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Anybody think we should say why 100% purity is impossible? The Literate Engineer 02:55, 20 October 2005 (UTC)
- Rather than using the current term "asymptotically," which refers strictly to theory, I would prefer that the reasons given be economic--namely, that further purification means one spends more refining the metal for the coin than the mint can receive for it in trade! 184.108.40.206 06:28, 5 November 2005 (UTC) Peter Johnson
Why can one not buy a bullion coin, melt it and sell it for its value in weight? (unsigned comment)
- One could melt down a bullion coin and sell the metal, assuming a willing buyer. But why? Coins generally have a market value higher than that of the equivalent amount of bullion (for instance, in the U.S., the spot price for silver refers to a 1Koz. ingot), among the factors for this: the minting costs, and the greater utility for small amounts which facilitate transaction. The reason a person might melt down a coin to sell the metal would arise from artificial valuation by the government. Take for instance when U.S. pennies had a copper content worth more than 1 cent. The government insisted on them having a face value of 1 cent, even though they had a higher metal worth, thus eventuating in the move to cheaper materials, such as zinc with a copper coating, in order to prevent individuals melting the coins for their copper, since copper melts at a relatively low temperature. I would suggest keeping coins in their original condition unless the above scenario comes about. Note: bullion coins, such as American Gold Eagles, have a largely symbolic face value. Nobody selling a 1oz AGE would accept $50 (the face value) for a $682 coin! The difference is that the government insinuates that clad coins be exchanged at face value, regardless of content. Bullion coins, however, exchange at market value, irrespective of the face. 220.127.116.11
- More importantly, the purity level on coins is assured by the mint that makes the coin. Melting the coin down breaks that certification and probably reduces the value unduely. Only people or organisations with a registered hallmark may attest to a purity level. Carbonate 11:24, 8 June 2006 (UTC)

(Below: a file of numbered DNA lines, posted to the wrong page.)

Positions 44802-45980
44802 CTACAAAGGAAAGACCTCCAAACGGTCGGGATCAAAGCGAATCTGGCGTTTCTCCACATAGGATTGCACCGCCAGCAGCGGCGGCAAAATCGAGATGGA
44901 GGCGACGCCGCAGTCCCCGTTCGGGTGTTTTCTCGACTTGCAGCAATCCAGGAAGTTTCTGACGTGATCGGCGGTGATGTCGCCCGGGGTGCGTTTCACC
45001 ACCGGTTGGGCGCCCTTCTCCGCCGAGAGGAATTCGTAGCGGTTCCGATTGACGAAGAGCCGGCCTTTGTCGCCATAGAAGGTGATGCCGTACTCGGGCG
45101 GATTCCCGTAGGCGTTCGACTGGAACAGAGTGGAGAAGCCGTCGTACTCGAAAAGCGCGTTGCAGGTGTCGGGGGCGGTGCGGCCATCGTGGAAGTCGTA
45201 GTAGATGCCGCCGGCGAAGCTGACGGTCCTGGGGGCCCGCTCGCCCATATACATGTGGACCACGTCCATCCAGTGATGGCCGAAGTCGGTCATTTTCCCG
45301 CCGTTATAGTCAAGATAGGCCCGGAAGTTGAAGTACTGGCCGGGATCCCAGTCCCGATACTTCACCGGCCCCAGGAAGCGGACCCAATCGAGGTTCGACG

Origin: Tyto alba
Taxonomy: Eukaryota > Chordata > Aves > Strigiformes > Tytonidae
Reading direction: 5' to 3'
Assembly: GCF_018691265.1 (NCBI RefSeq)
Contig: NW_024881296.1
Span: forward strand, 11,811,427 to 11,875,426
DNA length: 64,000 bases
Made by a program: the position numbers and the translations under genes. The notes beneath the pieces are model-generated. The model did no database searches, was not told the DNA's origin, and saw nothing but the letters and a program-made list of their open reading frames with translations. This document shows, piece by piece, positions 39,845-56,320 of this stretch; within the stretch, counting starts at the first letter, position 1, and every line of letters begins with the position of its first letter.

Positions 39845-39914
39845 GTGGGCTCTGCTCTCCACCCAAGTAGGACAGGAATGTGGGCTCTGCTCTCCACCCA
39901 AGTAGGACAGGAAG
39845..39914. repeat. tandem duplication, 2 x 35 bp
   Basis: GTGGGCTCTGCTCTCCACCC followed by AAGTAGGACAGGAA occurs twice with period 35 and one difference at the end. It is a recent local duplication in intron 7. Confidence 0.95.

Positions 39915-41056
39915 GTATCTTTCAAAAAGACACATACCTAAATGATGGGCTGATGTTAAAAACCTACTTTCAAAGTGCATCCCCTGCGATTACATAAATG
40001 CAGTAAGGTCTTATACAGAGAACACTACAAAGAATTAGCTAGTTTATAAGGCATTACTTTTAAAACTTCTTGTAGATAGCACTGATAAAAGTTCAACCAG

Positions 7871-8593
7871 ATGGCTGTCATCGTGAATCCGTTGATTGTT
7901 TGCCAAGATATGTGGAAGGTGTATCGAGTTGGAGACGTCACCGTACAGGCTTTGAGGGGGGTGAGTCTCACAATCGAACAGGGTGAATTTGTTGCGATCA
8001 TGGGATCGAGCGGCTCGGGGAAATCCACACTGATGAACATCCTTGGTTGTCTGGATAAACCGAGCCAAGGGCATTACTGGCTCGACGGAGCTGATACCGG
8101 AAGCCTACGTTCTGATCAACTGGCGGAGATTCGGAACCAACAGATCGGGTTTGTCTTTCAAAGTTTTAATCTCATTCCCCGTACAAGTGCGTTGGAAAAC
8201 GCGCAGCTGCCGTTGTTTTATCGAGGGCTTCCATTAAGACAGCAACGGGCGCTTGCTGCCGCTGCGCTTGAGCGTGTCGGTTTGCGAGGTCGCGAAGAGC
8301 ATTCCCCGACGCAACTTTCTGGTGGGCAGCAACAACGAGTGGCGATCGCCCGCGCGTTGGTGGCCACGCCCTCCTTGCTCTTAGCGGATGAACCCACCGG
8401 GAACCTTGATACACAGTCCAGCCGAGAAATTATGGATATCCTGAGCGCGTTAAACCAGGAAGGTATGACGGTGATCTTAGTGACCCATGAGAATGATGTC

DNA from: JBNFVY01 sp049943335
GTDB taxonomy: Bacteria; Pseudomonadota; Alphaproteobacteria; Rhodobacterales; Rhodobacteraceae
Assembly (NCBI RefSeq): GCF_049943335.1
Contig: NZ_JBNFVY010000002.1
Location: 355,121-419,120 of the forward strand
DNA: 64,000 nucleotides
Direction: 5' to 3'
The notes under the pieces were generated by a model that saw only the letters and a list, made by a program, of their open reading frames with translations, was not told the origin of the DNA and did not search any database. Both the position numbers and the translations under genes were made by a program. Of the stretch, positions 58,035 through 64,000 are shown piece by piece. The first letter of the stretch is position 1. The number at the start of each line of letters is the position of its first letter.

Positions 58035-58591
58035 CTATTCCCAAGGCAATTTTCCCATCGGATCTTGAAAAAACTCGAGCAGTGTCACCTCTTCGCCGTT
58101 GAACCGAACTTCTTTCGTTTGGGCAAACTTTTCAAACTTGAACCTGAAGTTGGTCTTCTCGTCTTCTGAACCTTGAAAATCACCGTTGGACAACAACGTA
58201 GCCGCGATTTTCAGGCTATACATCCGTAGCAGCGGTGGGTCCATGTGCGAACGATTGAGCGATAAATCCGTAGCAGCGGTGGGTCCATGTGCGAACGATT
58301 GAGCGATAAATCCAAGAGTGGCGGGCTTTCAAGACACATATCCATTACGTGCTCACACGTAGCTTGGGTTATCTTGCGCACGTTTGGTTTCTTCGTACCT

Durable goods vs durable value
The first para says that precious metals are "of high, durable economic value." To me, that reads too much like a prediction that their value will stay high. It's true that precious metals are durable goods, it's true that their value is high and has "always" been high, but predictions, however obvious, are not the business Wikipedia is in.
I'm going to change this, but it feels potentially controversial to me so I figured I'd give everyone the chance to object ...
RandomP 20:37, 3 June 2006 (UTC)
Carbonate 06:37, 4 June 2006 (UTC)
Precious metal should not be merged with Noble metal While most precious metals are also noble metals, and vice versa, the two express different concepts. Precious refers to a metal's economic value and desirability, while prcious refers to its resistance to corrosion or other chemical attack. Lawrence Chard
- I agree, and since consensus over at Talk:Noble metal was against it as well, I've removed the merge requests for now.
- RandomP 21:12, 18 June 2006 (UTC)
Uranium and plutonium
Why are they listed in the arcticle as precious metals? The price of depleted uranium is very low compared to silver or germanium, it is even lower than of tungsten. These metals are not used in jewellry at all, and hardly in any domestic artifacts. I think Uranium and Plutonium do not belong to here. —Preceding unsigned comment added by Thebiggestmac (talk • contribs) 08:18, 22 September 2006